Sailing Alone Around the Room: New and Selected Poems

ISBN: 0375755195
ISBN 13: 9780375755194
By: Billy Collins

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Reader's Thoughts


I don’t think Billy gives a rat’s ass that I’m a philistine; that I’m unschooled in the appreciation of fine arts; that I can’t even fake knowing jack about poetry. He writes for guys like me, too. In fact, it might be kind of his thing. (My friend Scott, who does know poetry, commented just today that Collins has a reputation for being less serious. Evidently, the hegemons of verse took exception when he was named Poet Laureate and called for their own choice.) But he won me over on the very first page: Another Reason Why I Don't Keep a Gun in the HouseThe neighbors' dog will not stop barking.He is barking the same high, rhythmic barkthat he barks every time they leave the house.They must switch him on on their way out.The neighbors' dog sill not stop barking.I close all the windows in the houseand put on a Beethoven symphony full blastbut I can still hear him muffled under the music,barking, barking, barking,and now I can see him sitting in the orchestra,his head raised confidently as if Beethovenhad included a part for barking dog.When the record finally ends he is still barking,sitting there in the oboe section barking,his eyes fixed on the conductor who isentreating him with his batonwhile the other musicians listen in respectfulsilence to the famous barking dog solo,that endless coda that first establishedBeethoven as an innovative genius.Like I said before, I’m a poetry nitwit. It was only recently that I learned they don’t have to rhyme. The rule is, as long as it has blocks of broken up lines it qualifies, right? So yeah, I may be a dummy, but at least I’m open to Billy’s way of approaching them:Introduction to PoetryI ask them to take a poemand hold it up to the lightlike a color slideor press an ear against its hive.I say drop a mouse into a poemand watch him probe his way out,or walk inside the poem's roomand feel the walls for a light switch.I want them to water-skiacross the surface of a poemwaving at the author's name on the shore.But all they want to dois tie the poem to a chair with ropeand torture a confession out of it.They begin beating it with a hoseto find out what it really means.Muchas gracias to Penky and Stephen M for their great reviews of this one. They, along with Scott, fracked the rocky ground from which poetry flows like gas into a wellbore. That’s almost poetic, isn’t it? Especially when I break it up, right?A bit of humor, a slightly skewed eye, an attitude of approachability, and an artistry with words that’s hard to describe (but easy to like) – it all adds up to a lot of stars.

Chase Von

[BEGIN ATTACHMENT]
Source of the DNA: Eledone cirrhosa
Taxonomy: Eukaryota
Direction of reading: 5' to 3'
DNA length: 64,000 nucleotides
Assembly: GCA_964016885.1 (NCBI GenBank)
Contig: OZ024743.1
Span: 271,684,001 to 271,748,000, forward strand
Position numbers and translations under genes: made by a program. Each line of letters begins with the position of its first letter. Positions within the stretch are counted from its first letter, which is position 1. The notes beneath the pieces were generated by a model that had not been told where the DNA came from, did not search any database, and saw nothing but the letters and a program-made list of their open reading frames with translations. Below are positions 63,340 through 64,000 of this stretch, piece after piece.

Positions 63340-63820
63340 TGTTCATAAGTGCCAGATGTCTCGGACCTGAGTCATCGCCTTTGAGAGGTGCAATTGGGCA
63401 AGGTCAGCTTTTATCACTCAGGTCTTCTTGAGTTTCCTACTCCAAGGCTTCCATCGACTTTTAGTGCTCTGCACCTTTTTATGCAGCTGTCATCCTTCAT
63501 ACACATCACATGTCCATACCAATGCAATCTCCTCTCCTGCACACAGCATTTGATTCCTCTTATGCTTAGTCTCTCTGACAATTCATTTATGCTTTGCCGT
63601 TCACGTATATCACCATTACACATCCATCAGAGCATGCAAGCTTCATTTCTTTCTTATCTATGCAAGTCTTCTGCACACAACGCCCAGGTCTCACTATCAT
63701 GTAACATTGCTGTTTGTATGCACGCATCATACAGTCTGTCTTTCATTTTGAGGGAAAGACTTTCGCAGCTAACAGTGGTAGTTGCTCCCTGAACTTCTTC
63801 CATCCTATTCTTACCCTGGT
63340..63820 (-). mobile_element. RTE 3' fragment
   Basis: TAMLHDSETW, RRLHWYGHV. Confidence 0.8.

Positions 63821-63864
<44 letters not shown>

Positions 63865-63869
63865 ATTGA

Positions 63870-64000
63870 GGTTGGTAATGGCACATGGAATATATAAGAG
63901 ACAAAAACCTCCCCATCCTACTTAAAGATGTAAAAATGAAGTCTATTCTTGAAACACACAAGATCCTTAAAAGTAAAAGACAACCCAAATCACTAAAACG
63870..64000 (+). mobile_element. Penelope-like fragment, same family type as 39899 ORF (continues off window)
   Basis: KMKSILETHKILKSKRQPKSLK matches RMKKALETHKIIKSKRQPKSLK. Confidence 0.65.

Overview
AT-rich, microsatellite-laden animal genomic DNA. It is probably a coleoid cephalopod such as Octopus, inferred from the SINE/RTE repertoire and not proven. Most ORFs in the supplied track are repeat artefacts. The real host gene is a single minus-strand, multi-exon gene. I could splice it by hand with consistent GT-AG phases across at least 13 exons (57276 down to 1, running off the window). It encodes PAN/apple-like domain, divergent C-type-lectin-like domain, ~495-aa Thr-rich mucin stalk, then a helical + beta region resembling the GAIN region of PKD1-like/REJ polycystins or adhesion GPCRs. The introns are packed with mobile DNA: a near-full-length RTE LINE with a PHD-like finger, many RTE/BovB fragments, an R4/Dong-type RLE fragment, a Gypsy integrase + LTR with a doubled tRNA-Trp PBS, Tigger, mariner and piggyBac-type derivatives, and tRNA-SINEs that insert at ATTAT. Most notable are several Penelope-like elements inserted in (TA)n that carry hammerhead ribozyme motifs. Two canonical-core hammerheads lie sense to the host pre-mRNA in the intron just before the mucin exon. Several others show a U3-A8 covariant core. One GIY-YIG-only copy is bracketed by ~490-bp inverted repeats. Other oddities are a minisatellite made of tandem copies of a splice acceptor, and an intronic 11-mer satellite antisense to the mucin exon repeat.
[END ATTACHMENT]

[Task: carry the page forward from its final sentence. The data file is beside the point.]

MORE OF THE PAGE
I have to be honest in writing this review because that's my nature. I bought this book years ago while on active duty in the military and it was a busy time, a time made even busier because I was burning the mid night oil working on my own book. I heard about "America's Poet Laureate" Billy Collins and since that's in my vein so to speak, figured I had to check him out. For those of you who gave this book less than a five, I encourage you to read it again when you have actual time to really read it. I didn't, though I read the words front to back but I didn't really absorb what was there. I even contacted a friend and fellow poet and someone I look at as a brother and Mentor and said some of it's good, but if this is all it takes to be a "Poet Laureate" you and I are both going to be famous! In his wisdom because he's a bit older and I believe wiser he told me, "I think you're going to have to read it again brother." I didn't... I put it on the shelf and quite frankly didn't think about Billy Collins until I heard about another book he had written called, "The Trouble With Poetry." I checked that one out at the library. And loved it! Then a bell went off and I was like I of course have his other book. Friends, it was like reading a new book! Things that quite frankly went by my busy mind the first time made me feel like WOW... I get it now! An example of that is on every page to be blunt regarding my experience but here's one just to prove my point. The Lesson In the morning when I found History snoring heavily on the couch, I took down his overcoat from the rack and placed it's weight over my shoulder blades It would protect me on the cold walk into the village for milk and the paper and I figured he would not mind, not after our long conversation the night before. How unexpected his blustering anger when I returned covered with icicles, the way he rummaged through the huge pockets making sure no major battle or English queen had fallen out and become lost in the deep snow By Billy Collins From "Sailing Alone Around the Room" A busy mind or unfocused mind would say what is this about? Next page.. Maybe the next poem will be better. A mind that isn't cluttered see's exactly what this is about... History is not only always written by the victors but it is also jealously guarding of any of it being lost that supports what HIS STORY is!!! It's fine to sit there and discuss it while it's present to assure you of its lies, but let that same History be taken else where and perhaps changed, challenged or lost and you've got to reinforce the HIS STORY all over again. There's more there as well but moving on... Another brief example of that is from Walking Across The Atlantic I wait for the holiday crowd to clear the beach before stepping onto the first wave (Later it ends) But for now I try to imagine what this must look like to the fish below the bottoms of my feet appearing, disappearing Not quite as rushed, and an avid reader as well as a sponge for knowledge I get this as well. However only someone who feels as if they know things others don't know on a large scale would understand the metaphors here. And that's not to insult anyone's intelligence but often those who know what the masses do not, don't want to be in the presence of those who couldn't "Get Them" anyway. God knows how many fish are in the ocean but the semblance there tells me something as well with the last line of feet appearing, and disappearing. To sum this up, great chess players think so many moves ahead that the person who is simply responding to the last move is in many ways, like a fish inquisitively looking at something it can't fully understand but is still seeing it, all the same. (I was that proverbial fish, the first time around and I am not ashamed to admit it)... When it comes to poetry, Billy Collins truly is a worthy Poet Laureate and if your rushed or not prepared to think truly deeply, your not going to enjoy his writings. If your not rushed and like your mind challenged and stimulated your going to love it! I highly recommend this book as well as "The Trouble With Poetry" and I look forward to more works from this master of the written word! With respects Sincerely, Chase Von